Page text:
In order to qualify as a national championship, the race must have at least 20 boats representing five different sailing clubs from around the country. At Naantali, we had 24 boats from 12 clubs. Most of the fleets are located along the coasts of Finland, although there is also an active fleet at Tampere on a large lake in the interior. The boats are easily trailered to regattas, where they are launched by crane. Most boats have a single lifting ring attached to a keelbolt. In less than 15 minutes, a boat can be lifted off its trailer, placed in the water, and the mast stepped. The boats at Naantali represented a wide age range, from KAUNE (No. FIN26 of 1934) to PIKKU MYY (No. FIN286 of 1993). I enjoyed seeing old boats out racing hard against newer ones, showing the care taken by their owners.
When not racing or exploring the countryside, I enjoyed studying the boats and variations in cockpit layouts. These boats are not time capsules; they have been updated to make them easier to sail and faster. Each boat is set up according to the owner’s preference, with halyards and control lines led to the cockpit, and extensive use of modern hardware and cordage. All of the boats now have a mainsheet traveler that divides the cockpit into an aft area for steering and a forward area for the two crew. MAKO does not have this, and I wondered if the traveler would make the cockpit feel cramped. However, I found the layout to be a logical design that provided better sail control, and it did not feel crowded.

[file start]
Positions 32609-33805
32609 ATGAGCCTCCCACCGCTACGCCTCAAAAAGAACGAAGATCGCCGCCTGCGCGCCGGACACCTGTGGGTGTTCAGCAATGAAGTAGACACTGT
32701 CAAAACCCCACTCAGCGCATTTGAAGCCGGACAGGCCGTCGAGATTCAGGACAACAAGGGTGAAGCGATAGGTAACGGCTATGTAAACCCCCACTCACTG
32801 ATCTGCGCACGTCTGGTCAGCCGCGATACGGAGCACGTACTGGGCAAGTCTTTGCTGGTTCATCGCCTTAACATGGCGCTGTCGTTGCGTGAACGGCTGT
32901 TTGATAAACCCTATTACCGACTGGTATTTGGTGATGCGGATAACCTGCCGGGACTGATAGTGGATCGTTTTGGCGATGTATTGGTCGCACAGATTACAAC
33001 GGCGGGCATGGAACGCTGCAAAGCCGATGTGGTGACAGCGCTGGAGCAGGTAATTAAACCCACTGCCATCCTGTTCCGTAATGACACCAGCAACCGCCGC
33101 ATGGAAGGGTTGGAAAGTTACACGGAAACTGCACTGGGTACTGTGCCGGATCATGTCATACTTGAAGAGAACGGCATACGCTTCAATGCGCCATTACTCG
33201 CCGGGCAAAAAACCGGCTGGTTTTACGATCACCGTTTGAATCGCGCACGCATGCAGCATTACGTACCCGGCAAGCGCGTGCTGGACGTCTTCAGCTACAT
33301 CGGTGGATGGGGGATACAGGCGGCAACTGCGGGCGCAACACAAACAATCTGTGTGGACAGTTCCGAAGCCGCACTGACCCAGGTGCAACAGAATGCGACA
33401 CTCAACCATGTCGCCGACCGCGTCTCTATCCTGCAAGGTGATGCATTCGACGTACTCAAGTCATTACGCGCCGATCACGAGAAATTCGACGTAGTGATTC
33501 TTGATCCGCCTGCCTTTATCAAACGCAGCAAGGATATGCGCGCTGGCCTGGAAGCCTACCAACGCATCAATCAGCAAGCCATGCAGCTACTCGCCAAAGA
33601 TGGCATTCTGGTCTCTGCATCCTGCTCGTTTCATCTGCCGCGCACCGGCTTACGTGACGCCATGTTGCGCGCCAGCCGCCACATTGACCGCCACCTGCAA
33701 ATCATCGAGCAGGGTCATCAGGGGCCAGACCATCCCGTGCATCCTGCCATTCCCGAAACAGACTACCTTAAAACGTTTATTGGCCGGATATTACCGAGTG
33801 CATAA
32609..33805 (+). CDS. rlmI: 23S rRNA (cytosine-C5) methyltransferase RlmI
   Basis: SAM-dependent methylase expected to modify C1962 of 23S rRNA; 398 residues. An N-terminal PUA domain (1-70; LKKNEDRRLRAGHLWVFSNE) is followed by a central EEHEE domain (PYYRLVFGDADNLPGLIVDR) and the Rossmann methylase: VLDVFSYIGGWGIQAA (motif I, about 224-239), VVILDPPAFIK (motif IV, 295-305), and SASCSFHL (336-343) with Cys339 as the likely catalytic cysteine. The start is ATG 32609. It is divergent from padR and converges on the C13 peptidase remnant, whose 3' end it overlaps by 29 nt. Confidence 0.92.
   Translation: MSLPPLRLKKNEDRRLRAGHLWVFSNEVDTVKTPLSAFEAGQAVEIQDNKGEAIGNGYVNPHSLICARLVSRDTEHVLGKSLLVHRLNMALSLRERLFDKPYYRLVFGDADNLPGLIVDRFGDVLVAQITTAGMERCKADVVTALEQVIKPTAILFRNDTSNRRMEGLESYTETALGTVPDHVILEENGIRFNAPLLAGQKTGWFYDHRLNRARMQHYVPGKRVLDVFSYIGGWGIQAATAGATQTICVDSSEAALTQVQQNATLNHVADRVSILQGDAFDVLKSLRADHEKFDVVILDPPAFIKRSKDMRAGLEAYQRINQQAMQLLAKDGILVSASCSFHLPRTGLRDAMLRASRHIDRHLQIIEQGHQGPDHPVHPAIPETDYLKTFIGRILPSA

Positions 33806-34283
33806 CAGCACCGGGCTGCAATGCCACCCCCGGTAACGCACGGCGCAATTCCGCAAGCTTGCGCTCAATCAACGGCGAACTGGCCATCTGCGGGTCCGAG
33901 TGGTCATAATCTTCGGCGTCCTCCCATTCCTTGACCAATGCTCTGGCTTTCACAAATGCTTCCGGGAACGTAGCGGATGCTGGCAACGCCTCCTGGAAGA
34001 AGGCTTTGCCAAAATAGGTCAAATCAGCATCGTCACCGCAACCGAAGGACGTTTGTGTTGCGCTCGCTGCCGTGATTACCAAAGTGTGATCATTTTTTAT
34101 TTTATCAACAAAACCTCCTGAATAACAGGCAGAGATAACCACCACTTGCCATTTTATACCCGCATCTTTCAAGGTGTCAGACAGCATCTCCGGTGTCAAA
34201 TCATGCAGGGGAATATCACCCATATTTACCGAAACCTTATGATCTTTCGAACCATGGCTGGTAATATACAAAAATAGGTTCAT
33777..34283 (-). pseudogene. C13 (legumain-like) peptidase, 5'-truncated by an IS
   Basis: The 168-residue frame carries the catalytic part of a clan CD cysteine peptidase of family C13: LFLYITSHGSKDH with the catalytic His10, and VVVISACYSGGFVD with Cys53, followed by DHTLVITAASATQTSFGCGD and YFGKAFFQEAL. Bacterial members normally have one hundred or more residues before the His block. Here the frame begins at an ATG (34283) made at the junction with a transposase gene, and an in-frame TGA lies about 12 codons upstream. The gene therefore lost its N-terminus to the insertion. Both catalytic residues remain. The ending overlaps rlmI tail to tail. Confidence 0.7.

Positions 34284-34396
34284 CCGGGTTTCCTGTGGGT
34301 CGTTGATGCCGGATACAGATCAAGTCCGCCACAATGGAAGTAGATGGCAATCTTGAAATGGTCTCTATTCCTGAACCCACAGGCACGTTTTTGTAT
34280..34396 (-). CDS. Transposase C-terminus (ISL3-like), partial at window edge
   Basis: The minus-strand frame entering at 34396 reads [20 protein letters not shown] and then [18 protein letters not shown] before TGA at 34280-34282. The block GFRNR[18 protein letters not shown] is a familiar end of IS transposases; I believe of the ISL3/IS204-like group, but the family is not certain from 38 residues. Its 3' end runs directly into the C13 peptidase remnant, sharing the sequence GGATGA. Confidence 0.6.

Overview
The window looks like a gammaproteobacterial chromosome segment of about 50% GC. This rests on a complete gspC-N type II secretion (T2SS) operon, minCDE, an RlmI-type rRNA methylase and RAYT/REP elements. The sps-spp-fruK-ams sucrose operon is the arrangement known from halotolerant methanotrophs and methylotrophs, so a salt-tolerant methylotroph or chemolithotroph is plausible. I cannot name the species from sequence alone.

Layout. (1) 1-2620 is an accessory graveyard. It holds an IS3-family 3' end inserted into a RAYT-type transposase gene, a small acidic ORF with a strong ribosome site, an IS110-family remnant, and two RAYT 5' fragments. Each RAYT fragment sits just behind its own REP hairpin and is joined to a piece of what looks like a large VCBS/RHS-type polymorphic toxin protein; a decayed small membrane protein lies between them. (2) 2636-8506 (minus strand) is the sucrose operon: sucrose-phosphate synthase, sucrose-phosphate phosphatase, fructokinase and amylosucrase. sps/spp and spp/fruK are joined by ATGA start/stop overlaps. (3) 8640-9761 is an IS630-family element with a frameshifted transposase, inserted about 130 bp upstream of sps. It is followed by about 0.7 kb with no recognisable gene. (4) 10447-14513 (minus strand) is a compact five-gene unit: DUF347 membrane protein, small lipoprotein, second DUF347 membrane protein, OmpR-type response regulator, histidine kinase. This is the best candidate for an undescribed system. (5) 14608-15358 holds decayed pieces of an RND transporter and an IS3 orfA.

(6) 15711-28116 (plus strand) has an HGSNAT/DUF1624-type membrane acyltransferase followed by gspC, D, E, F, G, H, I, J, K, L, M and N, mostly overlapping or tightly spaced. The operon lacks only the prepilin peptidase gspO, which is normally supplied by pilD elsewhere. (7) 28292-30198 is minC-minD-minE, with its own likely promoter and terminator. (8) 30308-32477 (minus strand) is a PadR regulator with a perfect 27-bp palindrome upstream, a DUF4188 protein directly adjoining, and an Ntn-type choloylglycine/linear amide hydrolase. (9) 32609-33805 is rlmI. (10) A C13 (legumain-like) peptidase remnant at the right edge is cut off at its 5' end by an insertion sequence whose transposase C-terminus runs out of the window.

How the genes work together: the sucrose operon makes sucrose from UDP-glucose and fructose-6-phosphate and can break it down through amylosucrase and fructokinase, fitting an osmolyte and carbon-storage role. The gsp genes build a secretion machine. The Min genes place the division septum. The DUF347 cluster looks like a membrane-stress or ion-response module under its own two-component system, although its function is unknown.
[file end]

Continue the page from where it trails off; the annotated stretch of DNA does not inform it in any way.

The Hai’s mast is distinctive, with short spreaders, one shroud per side, and diamond jumper shrouds. The original sail plan included running backstays and an outer headstay to support the top of the mast. Once larger spinnakers found their way to the fleet, the outer headstay was found to interfere with their set. The outer forestay was removed from every Hai I saw in Finland. Likewise, the running backstays can complicate spinnaker setting and retrieval, so most owners had removed those as well. The masts are solid and made of Douglas-fir, so they are considered strong enough even with these pieces of rigging removed.